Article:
State Dept Continues to Hide Identities of Benghazi Survivors from Congress

As the congressional investigation into the terrorist attack on the U.S. Consulate in Benghazi, Libya, continues to heat up, State Department spokesman Patrick Ventrell told reporters on Monday that the administration is allowing survivors of the attack and other Department employees to come forward and tell the truth about what happened.

“We have always encouraged any State Department employee who wants to share their story and tell the truth,” Ventrell said on Monday, according to the Washington Post.

But a letter the State Department’s Acting Assistant Secretary for Legislative Affairs Thomas Gibbons sent to Sen. Lindsey Graham (R-SC) on the same day tells a completely different story. Gibbons was responding to a request from Graham for the administration to allow Congress to interview the five Diplomatic Security agents who survived the attack.

“The Department appreciates your interest in talking to the five State Department Diplomatic Security agents who survived the attack,” Gibbons wrote. “At the same time, we have serious concerns about their welfare and want to be careful not to interfere with the FBI’s investigation of the attack.”

Gibbons wrote that one of the five agents who survived “is currently recovering at a local military hospital” and “the other four have returned to duty.”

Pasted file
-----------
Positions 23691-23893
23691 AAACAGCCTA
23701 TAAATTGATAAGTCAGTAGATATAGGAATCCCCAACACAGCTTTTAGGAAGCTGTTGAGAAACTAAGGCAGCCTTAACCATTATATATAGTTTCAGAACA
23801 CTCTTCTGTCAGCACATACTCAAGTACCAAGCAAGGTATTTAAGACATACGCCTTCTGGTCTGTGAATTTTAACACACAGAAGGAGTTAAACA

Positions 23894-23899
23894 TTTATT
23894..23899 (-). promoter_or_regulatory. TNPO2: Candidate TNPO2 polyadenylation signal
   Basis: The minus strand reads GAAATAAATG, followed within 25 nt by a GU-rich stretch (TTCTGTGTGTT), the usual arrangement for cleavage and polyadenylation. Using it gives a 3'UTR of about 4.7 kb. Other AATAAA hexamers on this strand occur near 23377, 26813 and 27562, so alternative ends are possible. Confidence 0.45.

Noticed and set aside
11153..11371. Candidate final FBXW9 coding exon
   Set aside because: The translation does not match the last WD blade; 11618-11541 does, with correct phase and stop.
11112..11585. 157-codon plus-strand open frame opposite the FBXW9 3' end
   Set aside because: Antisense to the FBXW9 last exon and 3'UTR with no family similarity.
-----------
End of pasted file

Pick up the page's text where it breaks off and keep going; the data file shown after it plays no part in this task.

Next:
“All are security professionals, and we are committed to ensuring their security as they return to the field,” Gibbons continued. “Should their identities become public, they may become targets, putting their lives, as well as those of their families and the people they protect, at increased risk.”

The State Department says it is not suppressing whistleblower accounts of the attack, but it is continuing to keep survivors of the attack from Congress. While those survivors ultimately may not become whistleblowers if they choose not to come forward, Congress cannot even attempt to communicate with them because the State Department is hiding their identities.

Nonetheless, Gibbons argued in the letter that President Barack Obama’s administration has “provided Congress with extraordinary access information related to the attack in Benghazi.”

“We have participated in eight Congressional hearings and more than 20 Congressional briefings, and shared over 25,000 pages of internal records related to the situation in Benghazi, including reporting from the night of the attack,” Gibbons wrote to Graham. “Also, we shared with Congress the classified and unclassified reports of the independent Benghazi Accountability Review Board, which reflect the input of people on the ground in Benghazi and Tripoli.”

In a statement to Breitbart News in response to the administration’s claims that it is not suppressing whistleblowers while continuing to deny Congressional attempts to interview those five survivors, Graham said it is “completely unacceptable.”

“It's our job to oversee and provide oversight to the executive branch,” Graham said. “I've been asking for survivors and people who were involved to come forward. Every agency in the government is stonewalling.”

The House Committee on Oversight and Government Reform, chaired by Rep. Darrell Issa (R-CA), is expected to hear testimony from whistleblowers who have come forward at a hearing on Wednesday.


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